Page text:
But why not just use the raw score? Why the need for scales and conversions? As I stated before, it’s to standardize the ACT and make it as fair as possible test date after test date, year after year.
It's worth noting that because of this, the scaling chart is not always exactly the same. The one above is not the one always used. It's the example in the free practice test currently available from act.org. It changes for each test, but this gives you a good idea of how the system works.
How Is The ACT Writing Test Scored?
The ACT Writing Test section is an optional, additional part of the ACT. Score-wise, it’s a whole different kettle of fish.
First, it is essay writing which is inherently subjective. This is a striking difference from the other sections of the ACT which, because they are multiple choice, are able to be standardized by way of the raw score to scaled score conversion.
Inevitably, the essay must be scored differently.
Your written essay is evaluated by two readers. Each separately gives you a score from 1-6 on four overall aspects of writing: Ideas and Analysis, Development and Support, Organization, and Language Use and Conventions. The ACT has published its Writing Test Scoring Rubric which details expectations for each area that they believe constitutes a successful argumentative essay.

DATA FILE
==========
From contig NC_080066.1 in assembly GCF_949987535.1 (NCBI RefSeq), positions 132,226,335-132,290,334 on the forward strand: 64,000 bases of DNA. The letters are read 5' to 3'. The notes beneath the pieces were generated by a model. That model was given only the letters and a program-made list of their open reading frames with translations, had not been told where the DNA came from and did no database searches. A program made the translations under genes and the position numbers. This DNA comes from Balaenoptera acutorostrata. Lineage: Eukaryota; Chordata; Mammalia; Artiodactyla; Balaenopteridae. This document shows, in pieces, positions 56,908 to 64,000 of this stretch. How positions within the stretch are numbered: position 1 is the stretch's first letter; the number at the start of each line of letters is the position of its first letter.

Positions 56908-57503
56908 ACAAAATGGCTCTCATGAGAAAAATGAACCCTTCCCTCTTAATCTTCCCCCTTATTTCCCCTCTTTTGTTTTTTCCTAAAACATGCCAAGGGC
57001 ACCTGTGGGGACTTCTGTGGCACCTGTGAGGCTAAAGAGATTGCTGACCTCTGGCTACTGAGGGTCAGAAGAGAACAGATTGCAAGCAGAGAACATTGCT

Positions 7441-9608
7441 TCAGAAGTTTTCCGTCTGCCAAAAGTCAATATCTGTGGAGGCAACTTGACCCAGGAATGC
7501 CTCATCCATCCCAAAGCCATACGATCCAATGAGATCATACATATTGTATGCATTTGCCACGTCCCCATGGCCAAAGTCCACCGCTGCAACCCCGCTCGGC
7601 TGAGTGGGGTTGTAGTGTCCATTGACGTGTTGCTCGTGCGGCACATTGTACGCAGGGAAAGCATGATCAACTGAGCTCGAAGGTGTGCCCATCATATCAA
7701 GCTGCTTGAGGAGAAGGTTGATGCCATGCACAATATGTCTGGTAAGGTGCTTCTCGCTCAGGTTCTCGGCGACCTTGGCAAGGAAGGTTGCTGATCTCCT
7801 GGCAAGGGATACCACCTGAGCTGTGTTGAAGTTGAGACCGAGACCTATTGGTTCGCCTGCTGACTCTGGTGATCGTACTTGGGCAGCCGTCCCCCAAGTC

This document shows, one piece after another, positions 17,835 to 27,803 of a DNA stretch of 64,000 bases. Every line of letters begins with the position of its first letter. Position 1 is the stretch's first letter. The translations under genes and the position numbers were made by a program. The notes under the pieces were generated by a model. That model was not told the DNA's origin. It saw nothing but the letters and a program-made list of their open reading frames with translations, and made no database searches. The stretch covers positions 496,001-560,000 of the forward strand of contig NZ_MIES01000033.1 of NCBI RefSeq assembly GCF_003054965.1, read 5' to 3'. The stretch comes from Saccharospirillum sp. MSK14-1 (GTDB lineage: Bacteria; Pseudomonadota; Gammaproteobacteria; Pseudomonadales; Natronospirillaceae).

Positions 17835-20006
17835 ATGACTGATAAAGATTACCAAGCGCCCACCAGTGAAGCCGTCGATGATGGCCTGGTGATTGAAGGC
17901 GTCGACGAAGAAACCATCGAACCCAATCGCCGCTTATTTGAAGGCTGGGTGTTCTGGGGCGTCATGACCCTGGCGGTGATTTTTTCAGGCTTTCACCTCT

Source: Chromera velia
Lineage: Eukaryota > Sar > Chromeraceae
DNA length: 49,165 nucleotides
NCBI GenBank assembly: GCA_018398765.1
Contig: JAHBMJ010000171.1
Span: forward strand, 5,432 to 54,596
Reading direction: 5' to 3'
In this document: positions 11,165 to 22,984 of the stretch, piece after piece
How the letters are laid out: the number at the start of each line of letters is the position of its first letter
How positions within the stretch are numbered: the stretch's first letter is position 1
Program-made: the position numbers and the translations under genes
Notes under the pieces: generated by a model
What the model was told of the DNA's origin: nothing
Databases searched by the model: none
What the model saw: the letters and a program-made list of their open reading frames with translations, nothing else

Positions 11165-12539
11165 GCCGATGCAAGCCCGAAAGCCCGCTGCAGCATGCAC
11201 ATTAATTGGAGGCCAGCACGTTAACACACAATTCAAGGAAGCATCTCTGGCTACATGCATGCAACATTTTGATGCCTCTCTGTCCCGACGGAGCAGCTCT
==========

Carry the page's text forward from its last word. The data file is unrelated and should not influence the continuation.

Then the two scores from the readers are combined, giving you a total score from 2-12.
Also, it’s interesting to note that if your two readers disagree with more than one point difference on your score, a third reader will be brought in to determine which score needs adjusting. It’s not a perfect system, but it’s a good attempt at fairness and accurate evaluation.
Second, the writing test DOES NOT AFFECT YOUR COMPOSITE SCORE.
So, given its subjectivity and lack of impact on your overall ACT score, should you take the Writing Test?
Your colleges may recommend it, and - even if they don't - scoring an 8 or higher would be a shiny gold star on your application that could really help you stand out. So if you think you can write a fairly reasonable argumentative essay, I'd encourage you to try it. It's an extra 40 minutes of your life (not too bad, all things considered) and it can give you an edge on your application.